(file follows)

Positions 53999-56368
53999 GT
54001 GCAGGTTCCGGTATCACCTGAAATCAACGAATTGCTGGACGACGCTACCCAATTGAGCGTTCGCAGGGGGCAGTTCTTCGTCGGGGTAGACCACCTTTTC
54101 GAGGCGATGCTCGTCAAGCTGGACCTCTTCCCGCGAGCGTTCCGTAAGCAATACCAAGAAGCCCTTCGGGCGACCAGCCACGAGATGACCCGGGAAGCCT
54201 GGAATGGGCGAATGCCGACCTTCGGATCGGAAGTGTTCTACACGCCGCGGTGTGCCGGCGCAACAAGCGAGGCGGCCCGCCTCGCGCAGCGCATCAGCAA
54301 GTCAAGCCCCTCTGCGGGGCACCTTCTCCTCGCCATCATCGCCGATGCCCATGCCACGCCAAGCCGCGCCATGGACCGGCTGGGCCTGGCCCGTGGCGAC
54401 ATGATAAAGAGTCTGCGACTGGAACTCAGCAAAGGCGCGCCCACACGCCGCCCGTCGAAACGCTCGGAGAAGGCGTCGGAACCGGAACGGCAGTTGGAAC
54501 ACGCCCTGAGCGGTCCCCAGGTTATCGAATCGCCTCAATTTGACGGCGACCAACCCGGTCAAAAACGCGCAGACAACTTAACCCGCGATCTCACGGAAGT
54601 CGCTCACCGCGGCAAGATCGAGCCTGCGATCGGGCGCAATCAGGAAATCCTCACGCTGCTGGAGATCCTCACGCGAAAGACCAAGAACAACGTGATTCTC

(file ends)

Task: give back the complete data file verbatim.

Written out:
Positions 53999-56368
53999 GT
54001 GCAGGTTCCGGTATCACCTGAAATCAACGAATTGCTGGACGACGCTACCCAATTGAGCGTTCGCAGGGGGCAGTTCTTCGTCGGGGTAGACCACCTTTTC
54101 GAGGCGATGCTCGTCAAGCTGGACCTCTTCCCGCGAGCGTTCCGTAAGCAATACCAAGAAGCCCTTCGGGCGACCAGCCACGAGATGACCCGGGAAGCCT
54201 GGAATGGGCGAATGCCGACCTTCGGATCGGAAGTGTTCTACACGCCGCGGTGTGCCGGCGCAACAAGCGAGGCGGCCCGCCTCGCGCAGCGCATCAGCAA
54301 GTCAAGCCCCTCTGCGGGGCACCTTCTCCTCGCCATCATCGCCGATGCCCATGCCACGCCAAGCCGCGCCATGGACCGGCTGGGCCTGGCCCGTGGCGAC
54401 ATGATAAAGAGTCTGCGACTGGAACTCAGCAAAGGCGCGCCCACACGCCGCCCGTCGAAACGCTCGGAGAAGGCGTCGGAACCGGAACGGCAGTTGGAAC
54501 ACGCCCTGAGCGGTCCCCAGGTTATCGAATCGCCTCAATTTGACGGCGACCAACCCGGTCAAAAACGCGCAGACAACTTAACCCGCGATCTCACGGAAGT
54601 CGCTCACCGCGGCAAGATCGAGCCTGCGATCGGGCGCAATCAGGAAATCCTCACGCTGCTGGAGATCCTCACGCGAAAGACCAAGAACAACGTGATTCTC